• An ability to determine which innovations are working – and will also work when scaled. This is harder than it sounds – there is often a risk that the skills and energy of the leaders of a pilot cannot be replicated.
  • Growth investors – investors and funders willing to make larger investments as the ideas pass hurdles, but still before they can fully prove outcomes or enter into the mainstream funding market.

The investment pipeline

In the previous blog about funding rewarding outcomes I argued that large corporate and philanthropic contributions are a very small part of our overall social purpose funding pie. However, I think these funders have an absolutely vital role to play in the foster-and-then-scale innovation space. They’re much better placed to do this than either government (risk averse, slow to act) or fundraising.

One of the problems is that – traditionally – philanthropic investment in social innovation works almost inversely to corporate investment in research and development (R&D). In corporate R&D, companies spend the minimum they can to have a sufficient pipeline of new products, then when they find a winner, they plunge their resources into bringing this product to market and reaping the rewards. Many philanthropic foundations do the complete opposite – they invest in new program innovations, then as soon as there’s evidence that it might work, the foundation funds something else that is ‘new’.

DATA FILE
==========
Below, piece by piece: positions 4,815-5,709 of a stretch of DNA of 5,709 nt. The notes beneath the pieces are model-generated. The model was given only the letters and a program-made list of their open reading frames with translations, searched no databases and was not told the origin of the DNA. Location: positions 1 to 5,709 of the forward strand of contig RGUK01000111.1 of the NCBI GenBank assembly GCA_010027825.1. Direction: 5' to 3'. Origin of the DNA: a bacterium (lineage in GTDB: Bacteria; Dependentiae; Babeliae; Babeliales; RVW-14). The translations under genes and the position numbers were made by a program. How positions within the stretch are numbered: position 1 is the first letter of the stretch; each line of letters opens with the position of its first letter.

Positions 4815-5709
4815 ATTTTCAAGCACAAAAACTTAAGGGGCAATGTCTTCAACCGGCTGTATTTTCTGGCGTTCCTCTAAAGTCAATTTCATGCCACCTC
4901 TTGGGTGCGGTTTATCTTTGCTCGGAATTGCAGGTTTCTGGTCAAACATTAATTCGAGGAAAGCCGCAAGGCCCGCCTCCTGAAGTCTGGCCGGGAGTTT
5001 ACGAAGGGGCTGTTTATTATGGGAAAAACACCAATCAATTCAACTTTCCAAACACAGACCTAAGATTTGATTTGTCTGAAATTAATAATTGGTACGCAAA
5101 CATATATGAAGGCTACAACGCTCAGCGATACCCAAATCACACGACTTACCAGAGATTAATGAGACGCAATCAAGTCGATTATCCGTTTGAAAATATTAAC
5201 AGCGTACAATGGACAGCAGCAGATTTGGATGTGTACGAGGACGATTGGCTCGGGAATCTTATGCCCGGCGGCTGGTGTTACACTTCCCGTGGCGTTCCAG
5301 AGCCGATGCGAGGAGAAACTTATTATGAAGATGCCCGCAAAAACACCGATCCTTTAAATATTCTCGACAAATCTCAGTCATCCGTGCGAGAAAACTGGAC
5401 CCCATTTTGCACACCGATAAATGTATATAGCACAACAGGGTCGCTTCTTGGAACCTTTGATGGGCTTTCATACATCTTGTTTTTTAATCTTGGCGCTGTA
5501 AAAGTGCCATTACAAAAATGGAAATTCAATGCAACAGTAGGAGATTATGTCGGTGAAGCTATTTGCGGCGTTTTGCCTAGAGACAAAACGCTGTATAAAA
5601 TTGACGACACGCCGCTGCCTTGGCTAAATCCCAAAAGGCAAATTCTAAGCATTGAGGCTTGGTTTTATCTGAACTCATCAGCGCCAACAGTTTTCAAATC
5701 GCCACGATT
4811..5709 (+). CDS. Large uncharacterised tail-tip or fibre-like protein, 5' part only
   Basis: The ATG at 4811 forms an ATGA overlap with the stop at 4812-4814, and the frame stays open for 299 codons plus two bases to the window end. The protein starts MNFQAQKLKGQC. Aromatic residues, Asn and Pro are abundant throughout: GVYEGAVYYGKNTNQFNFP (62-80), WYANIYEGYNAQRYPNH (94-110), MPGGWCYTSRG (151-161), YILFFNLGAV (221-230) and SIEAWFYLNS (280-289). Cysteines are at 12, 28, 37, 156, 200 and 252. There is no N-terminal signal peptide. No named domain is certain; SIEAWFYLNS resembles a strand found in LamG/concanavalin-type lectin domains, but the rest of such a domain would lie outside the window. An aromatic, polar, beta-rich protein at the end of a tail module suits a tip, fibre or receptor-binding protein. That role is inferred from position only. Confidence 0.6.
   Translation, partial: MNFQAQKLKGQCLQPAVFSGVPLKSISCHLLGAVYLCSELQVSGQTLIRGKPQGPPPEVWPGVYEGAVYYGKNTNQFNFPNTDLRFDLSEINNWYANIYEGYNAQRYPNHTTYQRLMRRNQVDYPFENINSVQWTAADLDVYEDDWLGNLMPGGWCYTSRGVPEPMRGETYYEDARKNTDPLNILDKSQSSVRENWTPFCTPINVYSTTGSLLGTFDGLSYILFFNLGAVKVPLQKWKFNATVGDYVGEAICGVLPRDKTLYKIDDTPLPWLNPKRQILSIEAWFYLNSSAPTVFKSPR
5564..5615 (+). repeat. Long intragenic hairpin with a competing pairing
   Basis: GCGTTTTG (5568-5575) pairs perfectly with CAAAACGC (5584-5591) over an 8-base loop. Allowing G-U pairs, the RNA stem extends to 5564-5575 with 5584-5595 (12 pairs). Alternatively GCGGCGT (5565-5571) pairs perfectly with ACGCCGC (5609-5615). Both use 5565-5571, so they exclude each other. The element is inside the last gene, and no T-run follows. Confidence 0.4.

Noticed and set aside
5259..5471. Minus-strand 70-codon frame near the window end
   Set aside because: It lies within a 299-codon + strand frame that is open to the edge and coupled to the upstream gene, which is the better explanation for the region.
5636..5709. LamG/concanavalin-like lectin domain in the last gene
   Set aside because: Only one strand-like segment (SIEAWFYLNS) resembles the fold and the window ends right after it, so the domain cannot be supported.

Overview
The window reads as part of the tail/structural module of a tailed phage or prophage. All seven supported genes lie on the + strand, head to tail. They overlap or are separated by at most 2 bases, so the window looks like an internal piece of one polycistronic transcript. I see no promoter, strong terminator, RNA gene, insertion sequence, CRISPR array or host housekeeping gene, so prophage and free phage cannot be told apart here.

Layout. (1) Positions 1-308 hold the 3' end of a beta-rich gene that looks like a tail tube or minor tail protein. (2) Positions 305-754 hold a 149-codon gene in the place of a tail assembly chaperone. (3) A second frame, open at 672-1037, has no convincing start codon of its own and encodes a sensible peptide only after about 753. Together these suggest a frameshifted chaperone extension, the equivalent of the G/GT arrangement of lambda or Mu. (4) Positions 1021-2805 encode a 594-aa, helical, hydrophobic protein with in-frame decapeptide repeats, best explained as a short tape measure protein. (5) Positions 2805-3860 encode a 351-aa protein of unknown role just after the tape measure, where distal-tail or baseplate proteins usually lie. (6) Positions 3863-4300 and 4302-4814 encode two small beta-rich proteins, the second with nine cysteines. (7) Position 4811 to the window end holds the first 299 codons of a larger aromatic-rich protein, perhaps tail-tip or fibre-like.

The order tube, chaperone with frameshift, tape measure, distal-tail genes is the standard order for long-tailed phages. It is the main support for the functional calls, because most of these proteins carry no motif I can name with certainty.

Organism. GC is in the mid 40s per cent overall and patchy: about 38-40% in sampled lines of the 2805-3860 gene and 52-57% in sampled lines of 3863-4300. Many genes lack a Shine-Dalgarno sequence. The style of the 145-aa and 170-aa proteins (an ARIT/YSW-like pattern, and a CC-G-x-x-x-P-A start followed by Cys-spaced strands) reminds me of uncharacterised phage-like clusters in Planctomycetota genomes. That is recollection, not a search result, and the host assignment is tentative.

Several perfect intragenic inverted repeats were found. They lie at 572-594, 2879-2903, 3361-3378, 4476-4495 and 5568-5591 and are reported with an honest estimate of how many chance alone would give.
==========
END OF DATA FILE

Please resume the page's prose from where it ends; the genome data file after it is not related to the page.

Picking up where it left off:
We need large funders to think again about the basis of their mission – and whether it’s ‘funding lots of new things’, or ‘helping achieve genuine impact’. Some larger US foundations have significantly changed their approach to funding when thinking about this question – for example, moving to a venture-capital-like model with staged funding dependent on meeting measurement hurdles, culminating with a few of the most promising innovations funded to scale over several years. Given the size and scale of funders in Australia, this may be an aspiration we can only achieve if more funders are prepared to work together.

Some of the emerging social investment mechanisms – in addition to having a strong outcomes-focus – could also be important developments for the fostering and scaling of effective social innovation.